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Nuclear Physics with Lattice QCD

Quantum Chromodynamics (QCD) is the underlying theory governing the interaction between quarks and gluons, the strong force, and therefore, responsible for all the states of matter in the Universe. Analytical solutions of QCD in the low energy regime cannot be obtained due to the complexity of the quark-gluon dynamics. The only known non-perturbative method that systematically implements QCD from first principles is its formulation on a discretized space-time, lattice QCD. This numerical simulation of the theory consists in a Monte Carlo evaluation of a functional integral. Our goal is to extract information on hadronic interactions, relevant to nuclear processes, through Lattice QCD, using the enormous computing capabilities that the most modern supercomputers offer us, specially on those sectors where experiments are difficult to perform.

 

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Recent results:

Light Nuclei and Hypernuclei from Quantum Chromodynamics in the Limit of SU(3) Flavor Symmetry


In this work we have calculated the binding energies of a range of nuclei and hypernuclei with atomic number A up to 4 and strangeness 0, -1 and -2. The calculations were performed in the limit offlavor-SU(3) symmetry, at the physical strange quark mass and in the absence of electromagnetic interactions. The study includes the deuteron, di-neutron, H-dibaryon, 3He, Lambda 3He, Lambda 4He, and Lambda Lambda 4He. The nuclear states are extracted from Lattice QCD calculations performed with n_f=3 dynamical light quarks using an isotropic clover discretization of the quark-action in three lattice volumes of spatial extent L ~ 3.4 fm, 4.5 fm and 6.7 fm, and with a single lattice spacing b ~ 0.145 fm. In the figure, we show a compilation of the nuclear energy levels, with spin and parity Jπ, as determined in this work.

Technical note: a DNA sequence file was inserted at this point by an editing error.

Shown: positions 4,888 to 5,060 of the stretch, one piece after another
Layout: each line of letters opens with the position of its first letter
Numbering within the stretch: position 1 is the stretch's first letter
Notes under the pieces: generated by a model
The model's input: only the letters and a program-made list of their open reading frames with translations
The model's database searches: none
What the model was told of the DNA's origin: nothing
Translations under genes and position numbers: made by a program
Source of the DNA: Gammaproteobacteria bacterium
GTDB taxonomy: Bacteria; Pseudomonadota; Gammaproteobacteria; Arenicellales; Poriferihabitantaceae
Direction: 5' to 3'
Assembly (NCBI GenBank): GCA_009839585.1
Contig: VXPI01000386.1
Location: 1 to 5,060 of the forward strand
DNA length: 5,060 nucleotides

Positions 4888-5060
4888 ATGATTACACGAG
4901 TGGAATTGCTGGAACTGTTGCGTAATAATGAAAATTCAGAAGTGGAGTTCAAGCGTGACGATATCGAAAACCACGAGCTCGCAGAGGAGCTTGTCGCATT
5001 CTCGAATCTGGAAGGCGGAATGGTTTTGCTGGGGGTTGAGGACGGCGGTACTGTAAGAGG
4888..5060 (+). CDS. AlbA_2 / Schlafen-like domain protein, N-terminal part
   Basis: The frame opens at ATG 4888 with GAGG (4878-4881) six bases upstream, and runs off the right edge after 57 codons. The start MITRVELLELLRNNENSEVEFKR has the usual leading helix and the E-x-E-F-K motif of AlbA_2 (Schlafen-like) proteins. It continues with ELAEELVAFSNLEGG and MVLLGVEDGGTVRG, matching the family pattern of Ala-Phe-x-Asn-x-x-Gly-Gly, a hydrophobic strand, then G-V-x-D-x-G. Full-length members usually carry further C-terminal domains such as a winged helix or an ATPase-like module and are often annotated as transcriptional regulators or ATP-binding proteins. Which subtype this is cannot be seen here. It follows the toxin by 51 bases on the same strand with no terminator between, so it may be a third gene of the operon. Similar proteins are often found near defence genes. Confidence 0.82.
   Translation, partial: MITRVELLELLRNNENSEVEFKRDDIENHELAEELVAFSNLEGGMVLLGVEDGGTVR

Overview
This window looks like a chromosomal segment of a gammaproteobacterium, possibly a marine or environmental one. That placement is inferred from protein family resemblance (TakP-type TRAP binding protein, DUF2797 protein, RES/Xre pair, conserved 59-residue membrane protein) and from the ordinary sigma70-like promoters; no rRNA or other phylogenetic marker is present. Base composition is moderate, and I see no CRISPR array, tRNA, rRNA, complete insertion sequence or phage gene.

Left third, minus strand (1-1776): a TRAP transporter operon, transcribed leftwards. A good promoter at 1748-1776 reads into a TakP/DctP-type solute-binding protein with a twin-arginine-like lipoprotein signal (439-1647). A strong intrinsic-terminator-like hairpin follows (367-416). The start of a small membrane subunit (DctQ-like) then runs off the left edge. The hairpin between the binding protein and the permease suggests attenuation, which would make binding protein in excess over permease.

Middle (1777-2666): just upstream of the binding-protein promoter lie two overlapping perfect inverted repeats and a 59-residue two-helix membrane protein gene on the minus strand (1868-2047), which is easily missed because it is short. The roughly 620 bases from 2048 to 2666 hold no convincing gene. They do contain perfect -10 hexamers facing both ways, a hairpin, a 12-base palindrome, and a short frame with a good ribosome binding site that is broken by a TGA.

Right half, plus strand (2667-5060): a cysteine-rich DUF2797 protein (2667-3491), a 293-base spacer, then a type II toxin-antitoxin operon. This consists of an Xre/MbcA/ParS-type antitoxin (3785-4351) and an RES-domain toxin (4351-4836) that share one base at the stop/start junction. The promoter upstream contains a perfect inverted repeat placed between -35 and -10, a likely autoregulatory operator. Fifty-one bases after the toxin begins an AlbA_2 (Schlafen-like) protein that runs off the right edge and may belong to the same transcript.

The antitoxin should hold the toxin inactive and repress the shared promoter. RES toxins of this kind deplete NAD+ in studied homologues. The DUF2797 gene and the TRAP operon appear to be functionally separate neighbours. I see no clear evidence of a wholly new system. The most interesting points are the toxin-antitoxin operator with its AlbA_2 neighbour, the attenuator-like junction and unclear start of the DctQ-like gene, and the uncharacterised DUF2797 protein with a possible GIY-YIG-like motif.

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Recent results:

Binding baryons on the lattice


In Evidence for a Bound H Dibaryon from Lattice QCD (Phys. Rev. Lett. 106, 162001 (2011)) we presented evidence for the existence of a bound H-dibaryon, an I=0, J=0, s=-2 state with valence quark structure uuddss. The infinite volume extrapolation of the results of Lattice QCD calculations performed on four ensembles of anisotropic clover gauge-field configurations, with spatial extents of 2.0, 2.5, 3.0 and 3.9 fm at a spatial lattice spacing of 0.123 fm, lead to an H-dibaryon bound by 16.6 ± 2.1 ± 4.6 MeV at a pion mass of 389 MeV. In the figure, the results of the Lattice QCD calculations of -i cot(δ) versus (q/mπ)2 at the two larger lattice sizes, along with the infinite-volume extrapolation (red point). The dark (blue) (light (green)) lines correspond to the statistical (systematic and statistical uncertainties combined in quadrature) 68% coincidence intervals calculated.

 

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Recent results:

I=2 ππ S-wave Scattering


In I=2 ππ S-wave Scattering Phase Shift from Lattice QCD we calculated the π+π+ scattering amplitude using Lattice QCD over a range of momenta below the inelastic threshold. In the figure, we compare the experimental data with our Lattice QCD prediction for the phase shift at the physical value of the pion mass, mπ ∼ 140 MeV using NLO χPT, as a function of the squared center-of-mass momentum. The statistical and systematic uncertainties have been combined in quadrature. The red vertical line denotes the inelastic 4π threshold. Our predictions for the threshold scattering parameters, and hence the leading three terms in the Effective Range Expansion, are consistent with determinations using the Roy equations (inner blue and purple bands in the figure) and the predictions of χPT (solid purple curve).

 



The mission of the multi-institutional NPLQCD effort is to make predictions for the structure and interactions of nuclei using lattice QCD




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Who we are

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From left-top to right-bottom:
Silas R. Beane (U of New Hampshire and Bonn U), Emmanuel Chang (U of Washington), Saul Cohen (U of Washington),
William Detmold (MIT), Parikshit Junnarkar (New Hampshire), Huey-Wen Lin (U of Washington), Thomas Luu (LLNL),
Kostas Orginos (William and Mary & JLab), Assumpta Parreño (U of Barcelona),
Martin J. Savage (U of Washington), André Walker-Loud (LBNL)


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